|Publication number||US4547158 A|
|Application number||US 06/627,079|
|Publication date||Oct 15, 1985|
|Filing date||Jul 2, 1984|
|Priority date||Jul 2, 1984|
|Publication number||06627079, 627079, US 4547158 A, US 4547158A, US-A-4547158, US4547158 A, US4547158A|
|Inventors||Harold D. Roberts|
|Original Assignee||Roberts Harold D|
|Export Citation||BiBTeX, EndNote, RefMan|
|Patent Citations (8), Referenced by (2), Classifications (4), Legal Events (3)|
|External Links: USPTO, USPTO Assignment, Espacenet|
This invention relates to new and useful improvements in denture support frames of the type which include implants set in the mandible or lower jaw bone of a person.
Denture support frames have heretofore been provided which employ a one piece bar having substantially the contour of the mandible as viewed in plan and having rear extensions implanted into the ramus portions of the mandible. In the formation of this bar-type denture support, it is desired that the bar have a solid support in the ramus portions of the mandible and also that it have a structure which will not pivot in the bone or deflect to the extent that the implants will loosen due to stresses of mastication. In order to achieve a most favorable implant in the ramus portions of the jaw bone, it is desirable that the rear extension penetrate as far as possible into the ramus portion. In view of the front to rear structure of the ramus portion, however, these implants have had substantially short penetration. More particularly, while the forward end of the ramus portions are quite wide and the support bar or implant portions can be readily set therein, the rearward end thereof tapers together to a substantially thin structure and it has not been deemed possible to utilize such rearward end as an implant area. This is particularly true since the majority of implants are in persons of advanced age and the bone usually has some atrophy. Such prior implants have only penetrated the widened forward part of the ramus portions.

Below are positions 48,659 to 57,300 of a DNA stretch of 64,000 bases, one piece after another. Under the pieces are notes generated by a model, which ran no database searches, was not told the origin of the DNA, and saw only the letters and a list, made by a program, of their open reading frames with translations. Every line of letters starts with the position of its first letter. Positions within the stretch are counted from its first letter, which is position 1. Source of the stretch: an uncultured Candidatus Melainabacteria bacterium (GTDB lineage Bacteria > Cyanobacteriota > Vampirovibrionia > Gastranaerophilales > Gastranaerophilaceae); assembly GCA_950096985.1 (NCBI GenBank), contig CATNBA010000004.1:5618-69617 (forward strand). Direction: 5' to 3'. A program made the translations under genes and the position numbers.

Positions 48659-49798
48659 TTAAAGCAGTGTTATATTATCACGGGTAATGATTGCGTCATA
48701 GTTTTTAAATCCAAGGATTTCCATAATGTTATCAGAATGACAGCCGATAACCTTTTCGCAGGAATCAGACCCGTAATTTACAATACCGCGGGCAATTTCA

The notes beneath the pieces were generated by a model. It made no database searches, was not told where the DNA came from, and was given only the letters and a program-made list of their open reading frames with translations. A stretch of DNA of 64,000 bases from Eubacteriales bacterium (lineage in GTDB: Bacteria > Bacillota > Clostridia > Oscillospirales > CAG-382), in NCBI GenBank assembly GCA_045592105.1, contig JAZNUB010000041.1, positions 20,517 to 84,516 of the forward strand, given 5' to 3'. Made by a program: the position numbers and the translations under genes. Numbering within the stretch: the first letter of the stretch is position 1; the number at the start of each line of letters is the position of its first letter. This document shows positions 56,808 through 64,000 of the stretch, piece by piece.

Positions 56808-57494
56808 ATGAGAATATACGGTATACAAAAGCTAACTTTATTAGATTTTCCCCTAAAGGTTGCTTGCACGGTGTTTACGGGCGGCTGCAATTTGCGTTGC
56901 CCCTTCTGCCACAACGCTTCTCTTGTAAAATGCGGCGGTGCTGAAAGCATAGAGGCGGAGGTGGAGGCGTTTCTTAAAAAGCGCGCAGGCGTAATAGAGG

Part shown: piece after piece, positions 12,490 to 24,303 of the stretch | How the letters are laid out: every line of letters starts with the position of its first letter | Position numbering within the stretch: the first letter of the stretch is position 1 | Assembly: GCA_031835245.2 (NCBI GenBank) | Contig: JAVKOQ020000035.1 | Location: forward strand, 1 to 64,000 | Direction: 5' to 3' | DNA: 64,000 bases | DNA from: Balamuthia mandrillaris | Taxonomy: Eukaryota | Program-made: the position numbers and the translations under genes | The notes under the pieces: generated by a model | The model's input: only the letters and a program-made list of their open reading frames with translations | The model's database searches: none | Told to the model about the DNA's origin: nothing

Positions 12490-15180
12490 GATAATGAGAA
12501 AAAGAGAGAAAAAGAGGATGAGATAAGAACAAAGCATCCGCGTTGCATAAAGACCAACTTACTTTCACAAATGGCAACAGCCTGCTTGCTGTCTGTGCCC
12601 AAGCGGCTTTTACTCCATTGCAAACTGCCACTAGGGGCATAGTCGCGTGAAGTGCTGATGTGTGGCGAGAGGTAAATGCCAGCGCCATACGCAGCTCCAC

According to the present invention and forming a primary objective thereof, a denture support frame is provided which provides an improved support of denture support bars in a mandible and more particularly a support frame having a novel terminal end portion which is designed to be implanted in the thinned rearward end of the ramus portion, thus adding to the efficiency of implant connection of ramus implants heretofore utilized. Another object of the invention is to provide a particular shape of denture support bar that contributes to the novel implant arrangement in the ramus portion of the mandible and also to minimize food compaction in side areas of the mouth.